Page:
After the Madeira wine, “poncha” is the most popular drink on the Island.
This regional drink is made with rum obtained by fermentation and distillation of sugarcane juice produced in the Autonomous Region of Madeira.
During a visit to Madeira, you can try this drink. You can surely find it in bars and restaurants scattered all over the Island. However, there are emblematic places, such as Serra D’Água, Câmara de Lobos, Poiso, Ribeiro Frio or in the old town of Funchal.
Here are some curiosities about Madeira’s “poncha”:
The traditional “poncha” has rum (also known as sugarcane brandy), lemon juice and honey. Nowadays, there are many “poncha” variants of the original that use fruit juices such as the passion fruit, tangerine or orange.
Some say that the origin of “poncha” goes back to the XVI century, because the discoverers transported lemon (vitamin C) in their trips, to prevent scurvy. To preserve the lemon, during the long trips, they carried it soaked in sugar cane brandy and blackstrap molasses produced in Madeira.
The fisherman’s “poncha” is another variation of the traditional “poncha”.In this case, honey is replaced by some sugar.
The “mexelote”, “mexilhote” or “pau da poncha” is the wooden tool used to stir the drink.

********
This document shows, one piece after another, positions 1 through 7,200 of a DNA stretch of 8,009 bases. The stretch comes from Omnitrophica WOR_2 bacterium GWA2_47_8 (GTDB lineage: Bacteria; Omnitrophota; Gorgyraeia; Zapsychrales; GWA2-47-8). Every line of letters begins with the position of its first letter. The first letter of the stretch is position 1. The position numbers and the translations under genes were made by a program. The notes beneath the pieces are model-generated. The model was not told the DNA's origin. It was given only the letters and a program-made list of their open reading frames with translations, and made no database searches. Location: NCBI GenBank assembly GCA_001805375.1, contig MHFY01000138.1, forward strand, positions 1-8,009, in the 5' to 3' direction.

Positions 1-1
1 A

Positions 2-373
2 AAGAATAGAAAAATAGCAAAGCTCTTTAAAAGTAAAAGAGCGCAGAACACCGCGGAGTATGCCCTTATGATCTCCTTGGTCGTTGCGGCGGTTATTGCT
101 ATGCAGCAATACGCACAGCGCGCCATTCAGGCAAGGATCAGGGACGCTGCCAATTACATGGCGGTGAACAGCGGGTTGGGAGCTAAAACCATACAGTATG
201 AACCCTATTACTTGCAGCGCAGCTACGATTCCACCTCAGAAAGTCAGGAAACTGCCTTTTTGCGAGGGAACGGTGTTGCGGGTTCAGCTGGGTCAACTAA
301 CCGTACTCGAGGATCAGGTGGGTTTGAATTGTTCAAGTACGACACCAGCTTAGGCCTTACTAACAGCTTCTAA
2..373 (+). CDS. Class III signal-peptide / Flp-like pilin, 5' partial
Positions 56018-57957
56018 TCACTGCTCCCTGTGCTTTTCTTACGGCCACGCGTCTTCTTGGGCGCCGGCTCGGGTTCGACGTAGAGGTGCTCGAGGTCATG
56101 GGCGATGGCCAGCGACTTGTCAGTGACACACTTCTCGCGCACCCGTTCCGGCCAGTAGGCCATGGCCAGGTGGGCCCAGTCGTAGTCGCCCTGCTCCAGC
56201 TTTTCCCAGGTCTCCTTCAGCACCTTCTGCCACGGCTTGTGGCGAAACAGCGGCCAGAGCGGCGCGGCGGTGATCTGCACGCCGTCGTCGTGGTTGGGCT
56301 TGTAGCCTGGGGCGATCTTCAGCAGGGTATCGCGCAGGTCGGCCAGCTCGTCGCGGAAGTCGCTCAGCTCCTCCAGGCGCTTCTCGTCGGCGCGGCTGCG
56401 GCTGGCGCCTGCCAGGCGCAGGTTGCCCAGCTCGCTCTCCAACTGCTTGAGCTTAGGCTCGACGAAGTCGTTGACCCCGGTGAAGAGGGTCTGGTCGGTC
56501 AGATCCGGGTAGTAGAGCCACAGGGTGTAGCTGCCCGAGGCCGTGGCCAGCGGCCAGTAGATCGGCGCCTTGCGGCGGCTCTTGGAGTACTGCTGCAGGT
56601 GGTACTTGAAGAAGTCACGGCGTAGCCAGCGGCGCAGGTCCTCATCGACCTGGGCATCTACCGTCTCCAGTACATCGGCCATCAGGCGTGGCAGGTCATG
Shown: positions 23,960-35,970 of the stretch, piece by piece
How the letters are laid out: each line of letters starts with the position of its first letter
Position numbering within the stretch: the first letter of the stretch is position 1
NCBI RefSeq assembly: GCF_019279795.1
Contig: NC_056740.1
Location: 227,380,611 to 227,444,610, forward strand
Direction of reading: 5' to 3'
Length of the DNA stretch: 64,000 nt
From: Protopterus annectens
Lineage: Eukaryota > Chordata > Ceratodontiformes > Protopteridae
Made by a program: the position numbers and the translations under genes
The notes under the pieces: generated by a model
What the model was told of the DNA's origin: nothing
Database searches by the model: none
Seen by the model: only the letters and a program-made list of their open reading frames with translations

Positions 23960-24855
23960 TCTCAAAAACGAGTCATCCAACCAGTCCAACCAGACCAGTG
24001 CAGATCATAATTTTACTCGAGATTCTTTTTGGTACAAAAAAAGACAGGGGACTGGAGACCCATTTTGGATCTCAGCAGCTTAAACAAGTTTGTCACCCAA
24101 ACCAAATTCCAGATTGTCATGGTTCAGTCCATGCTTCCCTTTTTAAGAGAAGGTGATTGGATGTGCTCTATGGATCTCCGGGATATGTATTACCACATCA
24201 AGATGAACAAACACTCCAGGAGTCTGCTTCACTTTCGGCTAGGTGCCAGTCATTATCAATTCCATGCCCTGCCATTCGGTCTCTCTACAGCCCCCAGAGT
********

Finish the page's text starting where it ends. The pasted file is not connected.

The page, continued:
In Madeira, rum production is a tradition more than 500 years old.
Madeira was once known as the “sugarcane brandy island” a name that was given by a legislative diploma * due to its high consumption!
On the west coast of Madeira lays the Society of “Engenhos da Calheta” that produces the traditional rum. Here you can learn about the history of sugarcane production on the Island. In the tasting room and in the “Adega Bar” you can taste molasses cookies, blackstrap molasses, the traditional blackstrap molasses cake and, of course, “poncha”.
In Porto da Cruz you can visit the “Companhia dos Engenhos do Norte” and travel back to 1927. Here, the rum production is still made according to the original processes, with industrial age machinery. From March to May, it is possible to take a guided tour to observe the machines in production and taste the “Branca” rum the most popular one.
“Poncha” pairings usually are peanuts, lupins or “dentinhos” (small tapas made of fava beans, lupins, tuna with onions, skipjack or pork cubes marinated in wine and garlic).
“Bebe uma poncha que isso passa!” Is a popular Madeiran expression that conveys the idea that this drink cures all the evils, namely colds and flu…
Come discover Madeira and its traditions! Come and taste our “poncha”. Delicious… but, Be responsible and drink in moderation.
For several years we visited Madeira because of the beauty of the island and the hospitality of the people. They do mediteranean kitcheneverything they can to support the important source of income, namely tourism. Its a clean island and the mediteranean kitchen is perfect. When corona is over we love to go back.
Ricardo de Sousa in Bar O Avô on Rua da Praia does a wicked Poncha with 60% aguadente, freshly squeezed lemon juice and honey. For people who find it too strong he will add some Maracuja.